Alice Jones: Adland's new orthodoxy: cause offence, and then let Twitter do the rest


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The Independent Online

There was a time, not so long ago, when you needed a little ingenuity, a witty idea, to go viral. A drumming gorilla, perhaps. Or a street filled with a rainbow of bouncing balls. Or a car made out of cake. Even an Eastern European meerkat in a smoking jacket would do the trick.

Now, though, an original concept is not enough. If you really want to sell, sell, sell, you just need to shout something rude as loudly as you can. This week a betting firm (no names, no more publicity here) released an advert in which they invited viewers to spot the "transgendered ladies" - or "pick the stallions from the mares" - enjoying a day at Cheltenham races. It was banned after just four days but, nothing daunted, the company has now released a follow-up in which a sniper roams the racing crowds picking off "chavs" with a tranuilliser gun - shooting one woman on her bared buttocks - lest they ruin the day for more upmarket visitors.

It comes hot on the heels of a campaign by a group of controversy-hungry animal rights activists which, by some tortuous means, attempted to equate veganism with increased male sexual prowess via some hilarious domestic violence imagery. It's OK to put your girlfriend in a neck brace, guys - just stay away from those evil dairy products! And then there were the billboards for the return of Channel 4's flagship documentary (you might guess this one) which proclaimed simply "Bigger. Fatter. Gypsier".

At the risk of coming over a touch Mary Whitehouse, these adverts are simply offensive. Moreover, they are neither imaginative nor clever. They are the equivalent of being poked repeatedly with a sharp stick - annoying, unpleasant and hard to ignore. I don't believe that ad men are getting stupider. Rather the blue-sky-thinking denizens of Soho have cottoned on that the Twitterati are as easily startled, and moved to flap, as a flock of pigeons. In the age of instant reaction, you need only the slightest inkling of being off colour to trigger a howl of outrage, and, in the process, grab the limelight. All publicity is good publicity, right? But what price the brief white heat generated by confected controversy if it drags your brand, irreparably, through the mire?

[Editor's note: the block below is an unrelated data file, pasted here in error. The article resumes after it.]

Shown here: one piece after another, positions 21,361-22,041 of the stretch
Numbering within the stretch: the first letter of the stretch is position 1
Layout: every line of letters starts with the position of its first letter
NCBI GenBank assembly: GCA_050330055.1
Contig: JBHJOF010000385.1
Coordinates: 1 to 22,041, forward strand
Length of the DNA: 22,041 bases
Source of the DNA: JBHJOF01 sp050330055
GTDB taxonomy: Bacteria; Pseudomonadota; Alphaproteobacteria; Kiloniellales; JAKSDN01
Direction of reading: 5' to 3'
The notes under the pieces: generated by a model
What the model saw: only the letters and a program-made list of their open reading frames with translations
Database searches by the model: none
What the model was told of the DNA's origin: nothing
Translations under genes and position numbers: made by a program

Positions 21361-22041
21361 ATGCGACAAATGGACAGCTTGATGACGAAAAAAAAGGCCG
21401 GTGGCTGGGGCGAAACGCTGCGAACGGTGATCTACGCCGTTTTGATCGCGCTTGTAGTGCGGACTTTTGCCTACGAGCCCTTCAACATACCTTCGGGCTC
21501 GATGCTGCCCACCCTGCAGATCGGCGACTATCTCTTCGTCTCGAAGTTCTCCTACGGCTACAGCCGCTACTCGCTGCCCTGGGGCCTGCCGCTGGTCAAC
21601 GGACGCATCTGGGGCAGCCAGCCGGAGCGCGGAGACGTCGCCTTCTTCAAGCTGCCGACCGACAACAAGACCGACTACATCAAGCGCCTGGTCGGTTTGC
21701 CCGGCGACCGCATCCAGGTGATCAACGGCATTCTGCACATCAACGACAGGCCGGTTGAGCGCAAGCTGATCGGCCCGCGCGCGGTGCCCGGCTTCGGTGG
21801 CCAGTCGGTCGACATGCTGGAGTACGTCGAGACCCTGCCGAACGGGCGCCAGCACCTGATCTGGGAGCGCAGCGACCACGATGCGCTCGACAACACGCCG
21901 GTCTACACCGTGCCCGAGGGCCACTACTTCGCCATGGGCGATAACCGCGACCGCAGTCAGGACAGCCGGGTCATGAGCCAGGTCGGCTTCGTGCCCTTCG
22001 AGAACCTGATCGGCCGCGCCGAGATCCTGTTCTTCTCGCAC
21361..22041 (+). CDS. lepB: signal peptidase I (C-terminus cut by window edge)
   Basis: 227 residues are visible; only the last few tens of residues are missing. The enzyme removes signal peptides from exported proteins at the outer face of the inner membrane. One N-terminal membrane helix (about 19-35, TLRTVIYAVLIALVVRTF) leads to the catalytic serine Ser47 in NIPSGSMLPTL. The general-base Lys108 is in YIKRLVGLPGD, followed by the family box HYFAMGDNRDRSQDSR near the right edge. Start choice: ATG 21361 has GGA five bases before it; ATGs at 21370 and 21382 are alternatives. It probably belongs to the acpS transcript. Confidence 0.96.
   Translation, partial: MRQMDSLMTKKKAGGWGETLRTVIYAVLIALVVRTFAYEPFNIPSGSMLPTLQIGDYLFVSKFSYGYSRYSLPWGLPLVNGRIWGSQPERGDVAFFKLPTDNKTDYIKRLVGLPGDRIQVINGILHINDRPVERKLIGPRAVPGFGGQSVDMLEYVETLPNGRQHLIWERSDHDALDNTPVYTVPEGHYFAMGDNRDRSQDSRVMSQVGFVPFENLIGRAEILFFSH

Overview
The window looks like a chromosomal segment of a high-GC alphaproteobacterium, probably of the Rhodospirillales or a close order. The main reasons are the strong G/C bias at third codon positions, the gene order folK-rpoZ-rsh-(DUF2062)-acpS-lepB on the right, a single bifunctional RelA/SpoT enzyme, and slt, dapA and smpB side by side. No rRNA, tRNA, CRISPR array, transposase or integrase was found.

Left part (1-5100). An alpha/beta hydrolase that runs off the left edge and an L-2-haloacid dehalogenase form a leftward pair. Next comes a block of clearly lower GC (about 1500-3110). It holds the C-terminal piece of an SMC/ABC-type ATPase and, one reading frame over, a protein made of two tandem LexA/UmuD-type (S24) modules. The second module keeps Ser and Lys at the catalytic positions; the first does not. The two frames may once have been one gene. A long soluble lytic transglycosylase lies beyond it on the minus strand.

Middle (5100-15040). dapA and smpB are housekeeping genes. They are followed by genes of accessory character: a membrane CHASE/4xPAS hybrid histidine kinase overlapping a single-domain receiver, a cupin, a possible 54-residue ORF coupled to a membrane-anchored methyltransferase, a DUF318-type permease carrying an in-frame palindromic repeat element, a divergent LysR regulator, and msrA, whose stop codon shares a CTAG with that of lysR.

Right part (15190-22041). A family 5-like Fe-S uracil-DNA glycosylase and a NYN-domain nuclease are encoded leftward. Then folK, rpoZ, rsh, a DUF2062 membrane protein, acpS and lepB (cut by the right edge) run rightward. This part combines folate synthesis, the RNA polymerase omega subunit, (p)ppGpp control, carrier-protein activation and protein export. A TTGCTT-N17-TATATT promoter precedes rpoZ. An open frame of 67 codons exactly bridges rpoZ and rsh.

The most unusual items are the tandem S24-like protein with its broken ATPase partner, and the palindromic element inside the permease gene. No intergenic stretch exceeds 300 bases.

* He has won two and been nominated for five but Denzel Washington has a rather laissez-faire attitude towards the Oscars. So much so, he revealed this week that he lets his wife, Pauletta, cast his votes for him at the Academy. "I watch some of the movies but she watches them all," he said. "She's like, 'Oh no, no, no - you don't want to put that one down.'" Some insiders have been outraged at this casual abuse of power but it is surely better that someone who has seen the films and just ticks the boxes.

Far more shocking is the Los Angeles Times investigation into the Academy's make-up. Of the 5,765 voting members, 94 per cent are white, 77 per cent are male and 54 per cent are over 60. Just 2 per cent are under 40 and 2 per cent are black. Little wonder the Oscars get it wrong, year after year. Still, it's good news for The Artist: half the voters probably remember silent movies from the first time round.

* My teenage self would have loved 2012. Blur are back on the front of NME and storming the Brits and the album charts are full of the bands - The Cranberries, Dodgy, Garbage - who soundtracked my GCSEs. Alan Partridge is returning to television, and cinemas will soon welcome back Renton and Sickboy in a Trainspotting prequel while Stifler and the gang will reunite for American Pie 2012.

Most unlikely of all, grunge is back on the catwalks. For Eighties babies, these are heady times indeed. It's odd: the Nineties never felt like one of those decades that people would become wistful about one day, lacking the clearly defined characteristics - 70s free spirit, 80s greed is good - of its predecessors. Perhaps that's what everyone thinks when their teenage era returns for its first wave of nostalgia. I'm thrilled to have my old idols back, of course, but it doesn't half make me feel old. //